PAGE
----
214/377: Mores



I leave early and nonetheless it’s already hot! This week will be tough, not only for cycling but also for the visits to the area. I cycle through the beautiful yellow fields of Logudoro, almost all flat except for the last stretch slightly uphill before arriving in Mores, skirting a ridge of white limestone and carved sandstones, where I see some natural holes and which seems to me domus de janas .

I arrive at Bar Italia where one of the four Becciu sisters is waiting for me, Andreina, immediately joined by her sister Nica. Together they take me to the house where I will be guest of their brother Gianni who lives in Berchidda and who, together with all the sisters, works for the organization of the Time in Jazz Festival … where I will play later in August.


They leave me free in the morning to visit the village by myself. I head to the Town Hall, which entrance is located in a small square with two beautiful ceramic murals by the master Giuseppe Silecchia, Tuscan but who lived in Sassari until his death in 2015. The Mayor Giuseppe, whom I already met yesterday in Ittireddu, receives me, we have a coffee, and then I get back on the bike to wander under a scorching sun.

First stop is the church of Sant’Antonio, with a beautiful square in front of it, formerly the venue for the Time in Jazz concert. Attached is the convent of the Capuchin friars, which I was advised to visit. It’s closed. I ring the bell. No answer. I go away. I head to the church of Santa Croce, in the historical centre. The church is closed, I take this opportunity to see the narrow streets of the center, which unfortunately for me, given the heat, are all uphill.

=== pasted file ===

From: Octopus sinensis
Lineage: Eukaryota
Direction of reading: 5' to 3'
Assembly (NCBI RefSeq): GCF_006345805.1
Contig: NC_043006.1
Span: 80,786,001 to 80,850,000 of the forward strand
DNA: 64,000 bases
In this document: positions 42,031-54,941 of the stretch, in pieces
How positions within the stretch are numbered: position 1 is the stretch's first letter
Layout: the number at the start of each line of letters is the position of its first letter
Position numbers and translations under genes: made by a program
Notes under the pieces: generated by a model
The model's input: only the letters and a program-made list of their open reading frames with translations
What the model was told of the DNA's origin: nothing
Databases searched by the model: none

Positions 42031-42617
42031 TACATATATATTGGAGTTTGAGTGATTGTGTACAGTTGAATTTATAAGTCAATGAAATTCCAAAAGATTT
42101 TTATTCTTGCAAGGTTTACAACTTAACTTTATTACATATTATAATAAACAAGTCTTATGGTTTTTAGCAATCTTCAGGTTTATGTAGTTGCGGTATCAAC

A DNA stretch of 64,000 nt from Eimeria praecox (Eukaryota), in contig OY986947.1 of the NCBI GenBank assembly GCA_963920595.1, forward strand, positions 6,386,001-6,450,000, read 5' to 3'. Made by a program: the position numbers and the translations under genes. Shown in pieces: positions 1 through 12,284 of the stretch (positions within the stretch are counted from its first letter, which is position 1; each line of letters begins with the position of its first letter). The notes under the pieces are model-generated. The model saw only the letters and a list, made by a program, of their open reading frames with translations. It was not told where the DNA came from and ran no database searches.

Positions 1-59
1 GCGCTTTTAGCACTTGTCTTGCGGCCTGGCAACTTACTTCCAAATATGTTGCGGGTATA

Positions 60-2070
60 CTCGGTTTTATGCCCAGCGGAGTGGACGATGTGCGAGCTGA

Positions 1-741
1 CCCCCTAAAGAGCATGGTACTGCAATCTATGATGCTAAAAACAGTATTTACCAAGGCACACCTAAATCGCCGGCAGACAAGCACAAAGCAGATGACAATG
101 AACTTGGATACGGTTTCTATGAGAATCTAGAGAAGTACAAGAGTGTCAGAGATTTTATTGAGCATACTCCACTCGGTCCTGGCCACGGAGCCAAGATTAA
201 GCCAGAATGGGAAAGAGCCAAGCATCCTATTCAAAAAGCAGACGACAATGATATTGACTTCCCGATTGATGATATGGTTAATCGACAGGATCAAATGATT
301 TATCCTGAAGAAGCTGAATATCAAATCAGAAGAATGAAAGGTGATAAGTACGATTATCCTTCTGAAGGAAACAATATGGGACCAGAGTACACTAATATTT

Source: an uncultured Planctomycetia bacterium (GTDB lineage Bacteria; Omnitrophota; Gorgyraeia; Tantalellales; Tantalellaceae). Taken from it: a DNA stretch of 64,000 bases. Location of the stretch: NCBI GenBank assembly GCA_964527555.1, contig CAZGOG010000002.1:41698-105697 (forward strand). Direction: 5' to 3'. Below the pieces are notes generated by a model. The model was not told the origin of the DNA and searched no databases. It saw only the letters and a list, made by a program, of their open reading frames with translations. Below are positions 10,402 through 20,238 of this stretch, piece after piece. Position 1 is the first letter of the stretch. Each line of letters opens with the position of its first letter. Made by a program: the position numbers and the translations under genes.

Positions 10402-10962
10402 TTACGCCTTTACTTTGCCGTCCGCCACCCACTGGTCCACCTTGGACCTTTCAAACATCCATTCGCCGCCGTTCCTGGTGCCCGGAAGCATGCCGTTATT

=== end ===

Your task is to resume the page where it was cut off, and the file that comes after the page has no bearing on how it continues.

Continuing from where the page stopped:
There are many historic houses, in one I notice a plaque dedicated to the local poet Giuseppe Calvia. Then a small house in which I admire from the windows a series of objects of all kinds: it is the shop of Mastro Cosimo, it’s closed. Next to it there is a small square and a railing overlooking the town, surmounted by the very high bell tower of the main church of Santa Caterina, one of the highest in Sardinia. I go down to the lower part of the village, to the old wash house, where I sit for a while in the shade to recover from the heat.

For lunch I am in the historic centre, in the recently renovated house of Nica, with her husband Tonino, together with the sisters Andreina and Caterina. The salted ricotta is amazing, and also the absinthe liqueur at the end of lunch! The afternoon is too hot to think of doing anything. They take me back to my accommodation where I rest and work.


In the late afternoon Federica, the daughter of another Becciu sister (they tell me that originally there were 16 brothers and sisters!) picks me up  A friar from the convent has been called so we head there for a visit. The convent was completed in 1715, next to the church of San Pietro, then changed to Sant’Antonio (a painting in the church depicts the passage of keys between the two saints). Inside there is a beautiful cloister, with a central well, which also shows some works of art by some friars. The friar guides us through the corridors, the refectory, and then a beautiful courtyard with a view to Ittireddu.